Jens Risom

From Wikipedia, the free encyclopedia
Jump to: navigation, search
Jens Risom
Born (1916-05-08)8 May 1916
Copenhagen, Denmark
Died 9 December 2016(2016-12-09) (aged 100)
New Canaan, Connecticut, U.S.
Nationality Danish
Alma mater The School of Arts and Crafts, Copenhagen
Occupation Industrial designer

Jens Risom (/ɛns ˈrˌsʌm/ jens REE-sum; 8 May 1916 – 9 December 2016) was a Danish American furniture designer. An exemplar of Mid-Century modern design, Risom was one of the first designers to introduce Scandinavian design in the United States.[1]

Biography[edit]

Risom was born in Copenhagen, Denmark, on 8 May 1916.[2] His father was a prominent architect, Sven Risom, a member of the school of Nordic Classicism. Risom was trained as a designer at the Copenhagen School of Industrial Arts and Design (Kunsthåndværkerskolen), where he studied under Ole Wanscher and Kaare Klint. He was classmates with Hans Wegner and Børge Mogensen.[3]

Risom spent two years at Niels Brock Copenhagen Business College, before beginning work as a furniture developer and interior designer with the architectural firm of Ernst Kuhn. He later relocated to Stockholm, taking a job with a small architectural firm. From there he joined the design department of Nordiska Kompaniet where he was introduced to Alvar Aalto and Bruno Mathsson.[4]

Lounge Chair, Model 654W. 1941

In 1939, Risom traveled to New York City to study American design. He found it difficult to find work as a furniture designer in New York, however, and was forced to accept a number of textile designs that ultimately secured him freelance work with designer Dan Cooper. This led to his work being included in the Collier's "House of Ideas" designed by Edward Durell Stone and constructed in front of Rockefeller Center during the 1939 New York World's Fair.[3]

In 1941, Risom teamed with entrepreneur Hans Knoll and in 1942, they launched the Hans Knoll Furniture Company with 15 of the 20 pieces in the inaugural "600" line designed by Risom.[3][5] These works included stools, armchairs and lounges, made from cedar and surplus webbing—works which have since become design classics.[3]

With the advent of World War II, Risom was drafted into the United States Army in 1943 and served under General George S. Patton.[5] After completing his military service, Risom briefly returned to Knoll in New York, but soon decided to launch his own firm, Jens Risom Design (JRD), which he launched on 1 May 1946.[3]

Risom's reputation as a furniture designer continued to grow, and Risom began to promote Scandinavian design in home furniture to the broader American public. In the 1950s, JRD ran a series of ads featuring photography by Richard Avedon and the slogan "The Answer is Risom." The result of this success was that in 1954, JRD launched a major expansion of its production facilities. In the late 1950s, JRD shifted its focus away from home furnishings and towards office furniture, hospital furniture, and library furniture.[3] In 1961, Risom was one of six furniture designers featured in a profile in Playboy magazine. One of Risom's executive office chairs became famous when Lyndon B. Johnson chose to use it in the Oval Office.[5]

Risom sold JRD to Dictaphone in 1970, after having run the company for 25 years.[3] Risom stayed on as CEO for 3 years,[6] and then relocated from New York to New Canaan, Connecticut and launched a consulting service, Design Control.[3]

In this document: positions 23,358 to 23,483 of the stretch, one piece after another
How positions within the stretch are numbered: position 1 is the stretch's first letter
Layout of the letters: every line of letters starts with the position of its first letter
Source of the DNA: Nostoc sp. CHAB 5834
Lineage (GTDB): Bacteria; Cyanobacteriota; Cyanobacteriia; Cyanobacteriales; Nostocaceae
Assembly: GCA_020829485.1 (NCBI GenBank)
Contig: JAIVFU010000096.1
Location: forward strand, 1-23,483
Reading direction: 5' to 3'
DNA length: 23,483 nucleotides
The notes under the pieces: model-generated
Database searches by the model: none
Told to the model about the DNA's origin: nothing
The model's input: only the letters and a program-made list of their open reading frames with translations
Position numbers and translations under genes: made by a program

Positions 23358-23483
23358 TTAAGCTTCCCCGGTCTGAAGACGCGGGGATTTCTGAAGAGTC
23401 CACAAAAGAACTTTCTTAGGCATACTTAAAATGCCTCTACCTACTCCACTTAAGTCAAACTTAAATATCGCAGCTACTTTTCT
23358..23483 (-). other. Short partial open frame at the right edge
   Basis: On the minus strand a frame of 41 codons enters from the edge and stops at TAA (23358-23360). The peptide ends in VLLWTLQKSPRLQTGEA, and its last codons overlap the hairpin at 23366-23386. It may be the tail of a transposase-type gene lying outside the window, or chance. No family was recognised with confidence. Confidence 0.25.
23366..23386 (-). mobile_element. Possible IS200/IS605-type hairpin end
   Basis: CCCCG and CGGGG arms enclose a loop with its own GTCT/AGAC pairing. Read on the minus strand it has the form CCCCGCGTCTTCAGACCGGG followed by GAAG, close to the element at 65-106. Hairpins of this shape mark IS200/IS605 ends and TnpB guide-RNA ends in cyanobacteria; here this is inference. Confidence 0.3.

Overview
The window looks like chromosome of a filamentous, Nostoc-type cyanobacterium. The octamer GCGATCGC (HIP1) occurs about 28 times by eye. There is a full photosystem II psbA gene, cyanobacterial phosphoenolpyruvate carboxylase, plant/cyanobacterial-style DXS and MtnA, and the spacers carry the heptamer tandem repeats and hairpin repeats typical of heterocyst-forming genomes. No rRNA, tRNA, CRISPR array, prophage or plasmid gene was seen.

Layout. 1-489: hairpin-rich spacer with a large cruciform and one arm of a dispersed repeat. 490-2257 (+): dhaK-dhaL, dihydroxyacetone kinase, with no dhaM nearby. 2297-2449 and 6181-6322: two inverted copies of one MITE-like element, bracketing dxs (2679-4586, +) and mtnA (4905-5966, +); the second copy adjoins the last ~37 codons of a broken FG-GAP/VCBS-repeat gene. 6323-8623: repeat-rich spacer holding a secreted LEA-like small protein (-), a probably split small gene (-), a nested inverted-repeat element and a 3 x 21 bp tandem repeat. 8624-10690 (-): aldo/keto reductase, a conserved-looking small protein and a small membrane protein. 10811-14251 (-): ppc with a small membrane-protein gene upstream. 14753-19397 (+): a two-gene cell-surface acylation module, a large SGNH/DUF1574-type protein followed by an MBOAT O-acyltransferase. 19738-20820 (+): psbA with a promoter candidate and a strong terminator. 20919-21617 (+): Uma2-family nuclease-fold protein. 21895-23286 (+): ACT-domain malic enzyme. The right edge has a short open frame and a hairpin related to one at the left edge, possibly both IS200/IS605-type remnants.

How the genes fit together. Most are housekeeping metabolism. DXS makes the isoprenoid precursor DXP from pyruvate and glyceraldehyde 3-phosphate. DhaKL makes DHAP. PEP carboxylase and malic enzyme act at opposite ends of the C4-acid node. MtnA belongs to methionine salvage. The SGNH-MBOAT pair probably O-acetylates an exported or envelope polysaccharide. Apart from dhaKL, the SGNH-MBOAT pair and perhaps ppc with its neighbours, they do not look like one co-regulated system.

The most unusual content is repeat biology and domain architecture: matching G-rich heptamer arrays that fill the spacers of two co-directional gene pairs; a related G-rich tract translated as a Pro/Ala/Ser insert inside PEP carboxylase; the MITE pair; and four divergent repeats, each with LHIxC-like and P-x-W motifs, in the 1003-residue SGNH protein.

Risom died at his home in New Canaan, Connecticut, at the age of 100.[7]

Honors[edit]

Jens Risom. Chest-of-Drawers, ca. 1955 Brooklyn Museum

Many of Risom's furniture designs are considered modern classics, and his furniture is on display at the Museum of Modern Art, the Yale University Art Gallery, the Brooklyn Museum, the Rhode Island School of Design Museum, and the Cooper–Hewitt, National Design Museum. In 1996, Risom was presented with the Danish Knight's Cross by Margrethe II of Denmark.[3] Risom was a long-standing trustee of the Rhode Island School of Design.[5]

Modern revival[edit]

In 1997, Knoll reissued Risom's furniture designs from the 1940s and 1950s.[3] Two London galleries—Rocket Gallery and Liberty Gallery—launched retrospectives of Risom's work in 2008.[8]

Risom's revival in the United States was spearheaded by furniture company RALPH PUCCI which has been consistently working and showing Jens' work since 2001.[9]

See also[edit]

References[edit]

  1. ^ Hine, Thomas (19 March 2012). "Designer Spotlight: Jens Risom". Modern Magazine. Brant Publications. Archived from the original on 11 March 2016. Retrieved 12 December 2016. 
  2. ^ Bernstein, Jacob (December 22, 2016). "Jens Risom, Modernist Designer Whose Furniture Still Has Legs, Dies at 100". The New York Times. p. B12. 
  3. ^ a b c d e f g h i j Jespersen, Mark. "Jens Risom biography". Russel Wright Design Center. Archived from the original on 16 December 2013. Retrieved 12 December 2016. 
  4. ^ "Jens Risom - the last surviving "20th Century "Design Star""". Dedece Blog. 6 July 2010. Retrieved 12 December 2016. 
  5. ^ a b c d Bravo, Amber (September 2009). "Fascinating Risom". Dwell. Retrieved 17 March 2013. 
  6. ^ Woodham, Jonathan M. (2005). A dictionary of modern design (1st ed.). Oxford: Oxford University Press. ISBN 9780192800978. 
  7. ^ "Legendary Designer Jens Risom Dies at Age 100". ContractDesign.com. 10 December 2016. 
  8. ^ "Jens Risom Exhibition, London". Wallpaper. Retrieved 17 March 2013. 
  9. ^ Rachlin, Natalia (3 March 2016). "Jens Risom's Iconic Midcentury Modern Furniture, Revisited". Architectural Digest. ISSN 0003-8520. 

External links[edit]